As beer-soaked revelers celebrated Canada's come-from-behind 17-14
upset of Australia three days before the final of the quadrennial
World Lacrosse Championships in Toronto last week, one fan of the
genteel but ungentle sport voiced his congratulations to the winners.
''You've just earned the honor,'' he said, ''of getting your butts
kicked by the Americans.''
Ah, but the Canadians had a rallying cry: ''Remember 1978!'' That
was the year Canada rebounded from a 28-4 battering in the
round-robin to beat the / U.S. 17-16 in the championship final in
Stockport, England -- an upset, lacrosse followers say, of nearly
epic proportions. It was the first and only game the Americans have
lost in the World Championships since they were inaugurated in 1967.
Not coincidentally, the Americans in Toronto last week focused on
that same historic defeat. ''That's what we were just talking about
-- 1978,'' said veteran U.S. midfielder Jim Darcangelo of the
Maryland Lacrosse Club after Thursday's practice. ''This is the same
situation. We beat them badly the first game (21-11 on July 20), and
now we've got them again.''
Consider the lesson learned. On Friday the U.S. broke open a 5-3
game with an eight-goal rally through the second and into the third
quarter to beat the Canadians 18-9 and win the gold medal. Afterward,
the Americans took a victory lap around Varsity Stadium, brandishing
the World Shield to the cheers of the crowd.
''It's tough when you're supposed to win it,'' said U.S. coach
Dave Urick. ''I get a little annoyed when people think being the
favorite takes away from winning, but it really shouldn't. This is a
Through the four-team round-robin tournament, the U.S. had
outscored its opponents 89-40, reestablishing its domination of the
sport. ''Nobody even comes close to the Americans,'' said England's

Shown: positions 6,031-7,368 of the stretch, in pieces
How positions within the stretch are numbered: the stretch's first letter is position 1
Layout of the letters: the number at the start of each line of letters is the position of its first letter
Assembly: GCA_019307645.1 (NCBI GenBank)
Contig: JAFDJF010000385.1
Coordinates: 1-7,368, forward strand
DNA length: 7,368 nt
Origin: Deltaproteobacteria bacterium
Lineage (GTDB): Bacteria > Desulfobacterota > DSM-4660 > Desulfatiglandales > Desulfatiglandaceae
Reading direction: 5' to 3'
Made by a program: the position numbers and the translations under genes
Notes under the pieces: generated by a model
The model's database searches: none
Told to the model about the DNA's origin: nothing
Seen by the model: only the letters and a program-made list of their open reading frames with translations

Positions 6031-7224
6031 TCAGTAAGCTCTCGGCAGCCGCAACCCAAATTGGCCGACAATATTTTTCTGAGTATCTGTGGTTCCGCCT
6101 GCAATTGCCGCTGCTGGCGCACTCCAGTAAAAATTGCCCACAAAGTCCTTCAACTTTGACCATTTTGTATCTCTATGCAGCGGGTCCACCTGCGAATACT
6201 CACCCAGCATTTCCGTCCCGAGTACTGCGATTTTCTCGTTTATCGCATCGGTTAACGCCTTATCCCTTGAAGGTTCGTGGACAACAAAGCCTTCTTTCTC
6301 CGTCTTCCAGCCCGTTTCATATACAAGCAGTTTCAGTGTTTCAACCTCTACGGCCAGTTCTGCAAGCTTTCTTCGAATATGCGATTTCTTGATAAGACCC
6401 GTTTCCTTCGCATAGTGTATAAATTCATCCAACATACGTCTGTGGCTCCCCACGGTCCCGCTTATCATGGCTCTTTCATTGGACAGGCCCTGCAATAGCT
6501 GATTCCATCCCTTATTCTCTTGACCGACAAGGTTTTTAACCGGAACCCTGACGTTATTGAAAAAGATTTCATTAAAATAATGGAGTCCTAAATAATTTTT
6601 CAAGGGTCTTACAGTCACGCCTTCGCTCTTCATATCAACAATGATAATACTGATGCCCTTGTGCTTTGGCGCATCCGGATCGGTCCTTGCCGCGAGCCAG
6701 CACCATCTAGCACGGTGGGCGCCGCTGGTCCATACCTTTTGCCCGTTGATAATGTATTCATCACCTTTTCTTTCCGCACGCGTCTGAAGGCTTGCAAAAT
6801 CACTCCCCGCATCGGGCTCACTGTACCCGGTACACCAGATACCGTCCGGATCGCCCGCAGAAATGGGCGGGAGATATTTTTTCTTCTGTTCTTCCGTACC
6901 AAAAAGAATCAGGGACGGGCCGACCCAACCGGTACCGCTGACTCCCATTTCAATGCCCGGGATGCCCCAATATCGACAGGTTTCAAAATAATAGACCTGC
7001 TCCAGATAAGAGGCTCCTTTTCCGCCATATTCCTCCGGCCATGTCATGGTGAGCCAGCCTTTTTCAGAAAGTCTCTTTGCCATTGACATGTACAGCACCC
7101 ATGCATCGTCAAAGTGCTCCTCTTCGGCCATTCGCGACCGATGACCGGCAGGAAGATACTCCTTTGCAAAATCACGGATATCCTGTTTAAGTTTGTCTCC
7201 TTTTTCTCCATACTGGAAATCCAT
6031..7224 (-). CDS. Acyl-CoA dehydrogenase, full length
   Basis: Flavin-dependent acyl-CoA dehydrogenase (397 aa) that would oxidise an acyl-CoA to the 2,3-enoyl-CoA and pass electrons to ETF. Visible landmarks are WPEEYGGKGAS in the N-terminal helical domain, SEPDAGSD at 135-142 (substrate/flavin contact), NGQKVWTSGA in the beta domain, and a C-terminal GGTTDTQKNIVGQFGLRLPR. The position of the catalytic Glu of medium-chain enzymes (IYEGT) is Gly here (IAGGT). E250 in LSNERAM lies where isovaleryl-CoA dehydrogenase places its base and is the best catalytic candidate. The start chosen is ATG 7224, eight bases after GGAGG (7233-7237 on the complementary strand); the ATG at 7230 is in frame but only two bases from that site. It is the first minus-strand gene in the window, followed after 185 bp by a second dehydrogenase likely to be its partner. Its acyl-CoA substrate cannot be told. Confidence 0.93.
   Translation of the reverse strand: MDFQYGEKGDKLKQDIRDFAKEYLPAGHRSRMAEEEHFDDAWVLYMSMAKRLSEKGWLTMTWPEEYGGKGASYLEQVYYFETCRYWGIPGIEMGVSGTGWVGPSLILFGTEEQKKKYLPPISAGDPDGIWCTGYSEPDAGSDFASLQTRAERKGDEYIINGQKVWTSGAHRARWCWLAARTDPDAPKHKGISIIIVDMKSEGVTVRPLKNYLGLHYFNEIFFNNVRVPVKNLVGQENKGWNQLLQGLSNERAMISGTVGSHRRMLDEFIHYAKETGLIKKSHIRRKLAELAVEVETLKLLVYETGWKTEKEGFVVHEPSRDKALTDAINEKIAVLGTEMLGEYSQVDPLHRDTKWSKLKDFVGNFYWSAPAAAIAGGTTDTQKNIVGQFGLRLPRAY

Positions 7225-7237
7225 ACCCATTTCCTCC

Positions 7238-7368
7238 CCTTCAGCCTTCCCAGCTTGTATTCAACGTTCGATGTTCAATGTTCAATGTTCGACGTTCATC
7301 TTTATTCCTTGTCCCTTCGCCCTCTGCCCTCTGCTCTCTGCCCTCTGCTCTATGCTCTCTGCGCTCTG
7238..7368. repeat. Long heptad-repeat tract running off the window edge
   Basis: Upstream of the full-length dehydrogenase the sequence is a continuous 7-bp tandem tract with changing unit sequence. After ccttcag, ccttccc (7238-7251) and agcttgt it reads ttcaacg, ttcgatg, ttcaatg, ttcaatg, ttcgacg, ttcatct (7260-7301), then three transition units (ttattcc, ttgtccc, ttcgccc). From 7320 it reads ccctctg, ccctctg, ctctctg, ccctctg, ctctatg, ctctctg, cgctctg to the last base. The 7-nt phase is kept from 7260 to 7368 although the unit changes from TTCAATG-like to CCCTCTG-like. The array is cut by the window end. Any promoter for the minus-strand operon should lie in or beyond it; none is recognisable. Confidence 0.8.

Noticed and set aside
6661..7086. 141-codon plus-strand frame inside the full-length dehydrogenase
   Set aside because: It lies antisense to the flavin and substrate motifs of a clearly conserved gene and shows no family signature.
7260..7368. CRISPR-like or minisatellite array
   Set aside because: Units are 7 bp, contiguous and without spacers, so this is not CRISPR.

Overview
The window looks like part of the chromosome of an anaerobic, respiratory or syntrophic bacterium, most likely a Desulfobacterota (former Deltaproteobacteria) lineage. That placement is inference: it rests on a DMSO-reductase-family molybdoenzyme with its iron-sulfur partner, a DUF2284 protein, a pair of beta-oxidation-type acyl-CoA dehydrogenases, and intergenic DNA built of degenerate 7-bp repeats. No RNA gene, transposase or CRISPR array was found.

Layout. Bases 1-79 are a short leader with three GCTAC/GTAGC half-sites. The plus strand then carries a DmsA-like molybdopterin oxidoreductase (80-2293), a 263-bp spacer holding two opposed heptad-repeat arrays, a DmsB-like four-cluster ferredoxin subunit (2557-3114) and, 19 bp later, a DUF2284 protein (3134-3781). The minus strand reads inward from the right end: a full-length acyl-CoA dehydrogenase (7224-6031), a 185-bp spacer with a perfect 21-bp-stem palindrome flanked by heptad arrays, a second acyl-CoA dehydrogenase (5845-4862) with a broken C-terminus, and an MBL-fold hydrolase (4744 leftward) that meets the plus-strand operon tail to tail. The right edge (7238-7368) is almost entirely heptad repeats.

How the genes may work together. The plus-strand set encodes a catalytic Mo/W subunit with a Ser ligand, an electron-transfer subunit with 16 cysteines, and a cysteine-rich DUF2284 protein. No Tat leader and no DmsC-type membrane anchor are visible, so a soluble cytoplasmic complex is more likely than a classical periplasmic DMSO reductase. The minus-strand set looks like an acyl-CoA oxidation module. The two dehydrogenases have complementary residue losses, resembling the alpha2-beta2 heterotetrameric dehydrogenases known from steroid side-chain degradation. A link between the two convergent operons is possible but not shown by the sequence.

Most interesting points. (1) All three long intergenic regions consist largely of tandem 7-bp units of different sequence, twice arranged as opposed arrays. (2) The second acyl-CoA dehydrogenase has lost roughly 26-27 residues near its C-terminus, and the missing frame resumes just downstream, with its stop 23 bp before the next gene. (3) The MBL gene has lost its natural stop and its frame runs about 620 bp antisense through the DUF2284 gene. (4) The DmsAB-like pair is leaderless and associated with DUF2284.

coach, John Bardsley, after his last-place squad was beaten by the
U.S. 32-8 on Wednesday. ''It felt like 1939 and we were Poland with
the Germans at our borders. They had tanks, and we defended with
The heavy artillery on Friday came from a most unlikely source --
Darcangelo, who scored three goals, his first of the tournament. For
the week, recent Virginia grad Roddy Marino tied Australian Jeff
Kennedy for the scoring lead with 22 points.
Though lacrosse is the national sport of Canada, it is the
Americans who are preeminent. The best players join the college
lacrosse powerhouses -- notably Johns Hopkins, Syracuse, Virginia,
North Carolina and Maryland -- then go on to very competitive amateur
''The other countries, particularly the Aussies and the British,
aren't used to playing the real fast pace,'' says Tom Flatley, a U.S.
assistant coach in 1978 and the head coach in 1982. ''And the
Canadians play box lacrosse (an indoor game on a smaller surface)
more than field. It takes a whole different set of skills.''
That much was evident throughout the tournament. The American team
moved the ball with rapid tic-tac-toe passing, reminiscent of the
great Soviet hockey teams, and were tough defensively. ''It's hard
to point to one particular skill that sets us apart,'' says
Darcangelo. ''It's just field sense, seeing things that the others
Unfortunately, relatively few people ever see lacrosse. It is
among the last of the unsullied amateur sports, one that retains many
of those old-fashioned notions of fairness, friendship, and
competition for competition's sake. Most of the players at Toronto
were in their mid-20's. They included ice-truck drivers,
chiropractors and stockbrokers.
Then again, the tournament wasn't so much a competition as a
festival, a grand reunion of old lacrosse hounds. The lacrosse
fraternity is small yet rabid, and the daily beer parties -- often
staged in the Varsity Arena adjacent to the stadium -- went long into
the nights. The Aussies finished third in the tourney but maintained
their proud tradition of domination in suds consumption.
The U.S. players didn't lag far behind but kept their eyes -- no
matter how bloodshot -- on the mission. ''These are the greatest
lacrosse players in the world,'' said Urick. ''Nobody can take that
away from them.'' END
GEORGE TIEDEMANN Brad Kotz clamped down on Brit Richie Bancroft in the U.S.'s 32-8 drubbingof England.